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Archeologists Find Two 1000-Year-Old Skeletons in Peru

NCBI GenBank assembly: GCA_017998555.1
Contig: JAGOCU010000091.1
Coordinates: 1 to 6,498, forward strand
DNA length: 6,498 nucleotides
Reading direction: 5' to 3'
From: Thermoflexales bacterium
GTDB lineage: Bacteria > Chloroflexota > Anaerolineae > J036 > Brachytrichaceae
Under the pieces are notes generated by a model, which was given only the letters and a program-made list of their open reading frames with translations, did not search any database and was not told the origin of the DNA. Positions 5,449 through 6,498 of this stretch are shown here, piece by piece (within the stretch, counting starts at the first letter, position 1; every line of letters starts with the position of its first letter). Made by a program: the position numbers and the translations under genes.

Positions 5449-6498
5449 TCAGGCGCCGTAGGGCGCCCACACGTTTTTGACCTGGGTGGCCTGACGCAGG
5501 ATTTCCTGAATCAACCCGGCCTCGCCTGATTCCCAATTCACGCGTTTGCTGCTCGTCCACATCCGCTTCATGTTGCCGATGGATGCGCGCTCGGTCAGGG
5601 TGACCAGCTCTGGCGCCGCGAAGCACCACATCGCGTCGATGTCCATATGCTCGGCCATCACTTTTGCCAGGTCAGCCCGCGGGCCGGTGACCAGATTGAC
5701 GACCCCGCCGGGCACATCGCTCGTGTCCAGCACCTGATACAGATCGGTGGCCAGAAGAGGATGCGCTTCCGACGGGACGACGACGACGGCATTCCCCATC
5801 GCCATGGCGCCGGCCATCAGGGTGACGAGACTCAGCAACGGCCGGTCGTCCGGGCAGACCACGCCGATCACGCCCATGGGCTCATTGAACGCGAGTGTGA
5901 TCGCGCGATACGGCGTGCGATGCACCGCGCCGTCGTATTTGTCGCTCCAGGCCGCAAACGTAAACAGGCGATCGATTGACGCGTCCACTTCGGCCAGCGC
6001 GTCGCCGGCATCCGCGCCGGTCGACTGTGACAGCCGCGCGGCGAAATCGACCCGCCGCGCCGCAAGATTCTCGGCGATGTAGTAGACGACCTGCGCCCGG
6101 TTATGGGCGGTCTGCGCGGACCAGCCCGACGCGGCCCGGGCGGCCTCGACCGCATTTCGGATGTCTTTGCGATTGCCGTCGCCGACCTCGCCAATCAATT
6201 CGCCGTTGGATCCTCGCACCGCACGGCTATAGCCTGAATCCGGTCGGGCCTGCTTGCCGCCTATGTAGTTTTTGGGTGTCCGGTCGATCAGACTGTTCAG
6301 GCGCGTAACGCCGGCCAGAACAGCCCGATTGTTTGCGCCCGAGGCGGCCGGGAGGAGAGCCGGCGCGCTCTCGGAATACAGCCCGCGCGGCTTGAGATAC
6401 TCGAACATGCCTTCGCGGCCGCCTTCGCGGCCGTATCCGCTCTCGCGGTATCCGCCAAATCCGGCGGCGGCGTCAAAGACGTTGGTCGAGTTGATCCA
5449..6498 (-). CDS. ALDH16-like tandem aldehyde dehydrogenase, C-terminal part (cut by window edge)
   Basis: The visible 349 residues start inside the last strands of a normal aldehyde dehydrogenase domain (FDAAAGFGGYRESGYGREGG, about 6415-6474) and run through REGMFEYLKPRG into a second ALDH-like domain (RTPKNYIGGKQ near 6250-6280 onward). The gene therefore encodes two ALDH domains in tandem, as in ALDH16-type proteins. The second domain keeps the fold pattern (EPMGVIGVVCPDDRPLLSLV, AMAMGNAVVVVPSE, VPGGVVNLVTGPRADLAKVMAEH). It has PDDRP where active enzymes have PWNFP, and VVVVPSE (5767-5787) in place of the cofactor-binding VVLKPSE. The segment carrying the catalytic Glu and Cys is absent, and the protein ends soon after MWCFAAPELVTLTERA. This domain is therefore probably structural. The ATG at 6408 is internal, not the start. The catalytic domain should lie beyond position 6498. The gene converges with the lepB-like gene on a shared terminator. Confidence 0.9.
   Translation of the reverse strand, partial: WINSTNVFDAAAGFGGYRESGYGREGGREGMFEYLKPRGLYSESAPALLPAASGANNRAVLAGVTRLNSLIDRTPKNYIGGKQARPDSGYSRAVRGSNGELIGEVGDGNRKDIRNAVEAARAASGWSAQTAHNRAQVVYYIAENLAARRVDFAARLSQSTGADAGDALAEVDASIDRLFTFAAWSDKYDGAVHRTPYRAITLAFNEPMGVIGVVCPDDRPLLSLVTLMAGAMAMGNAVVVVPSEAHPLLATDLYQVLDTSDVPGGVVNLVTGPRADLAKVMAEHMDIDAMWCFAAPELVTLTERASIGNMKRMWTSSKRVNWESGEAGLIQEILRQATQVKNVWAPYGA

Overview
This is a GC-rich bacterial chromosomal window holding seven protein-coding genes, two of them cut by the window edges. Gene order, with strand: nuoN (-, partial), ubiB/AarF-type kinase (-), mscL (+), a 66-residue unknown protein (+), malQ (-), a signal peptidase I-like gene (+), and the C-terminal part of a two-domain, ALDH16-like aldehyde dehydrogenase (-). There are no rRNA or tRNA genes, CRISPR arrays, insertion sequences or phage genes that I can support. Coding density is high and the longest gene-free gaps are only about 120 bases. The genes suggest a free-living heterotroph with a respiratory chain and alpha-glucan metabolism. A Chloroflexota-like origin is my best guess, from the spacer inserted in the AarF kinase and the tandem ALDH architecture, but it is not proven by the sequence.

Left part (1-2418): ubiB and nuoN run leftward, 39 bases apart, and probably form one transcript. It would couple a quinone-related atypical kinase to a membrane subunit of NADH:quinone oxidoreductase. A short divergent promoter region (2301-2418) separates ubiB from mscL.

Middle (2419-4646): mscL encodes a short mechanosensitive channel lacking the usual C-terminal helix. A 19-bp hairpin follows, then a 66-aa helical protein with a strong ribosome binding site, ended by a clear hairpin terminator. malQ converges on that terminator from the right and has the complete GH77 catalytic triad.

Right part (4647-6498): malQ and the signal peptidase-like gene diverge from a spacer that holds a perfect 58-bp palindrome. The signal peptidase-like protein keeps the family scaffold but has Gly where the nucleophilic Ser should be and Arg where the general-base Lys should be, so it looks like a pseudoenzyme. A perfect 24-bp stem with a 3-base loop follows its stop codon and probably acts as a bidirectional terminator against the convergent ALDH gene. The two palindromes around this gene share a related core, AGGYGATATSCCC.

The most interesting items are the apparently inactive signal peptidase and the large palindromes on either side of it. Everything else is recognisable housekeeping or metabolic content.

Archaeologists uncovered the remains of a boy and an adult, estimated to be about 1,000 years old, in the midst of Peru's bustling capital in a lower part of the Maranga Archaeological Complex located in the "Parque de las Leyendas." The discovery was found within a cemetery close to the pre-Incan Huaca El Rosal temple, archaeologists said on Friday, March 2. According to local media reports, a male adult was found face down and a three-year-old boy was found with flexed legs. Archeologist Lucenida Carrion said "we find these burials, which correspond to the Lima culture, very significant. We're talking about between 300 to 700 A.D." Ceramic vessels such as pots, bowls and bottles, pans, beads and stone tools, were found close to the remains. During excavations, archaeologists found a ceramic vessel under the pelvis of the adult and two "piruros" that were used as instruments to spin by the settlers of the complex, local media reported. The newly-discovered remains will be presented to the general public at the Middendorf Museum.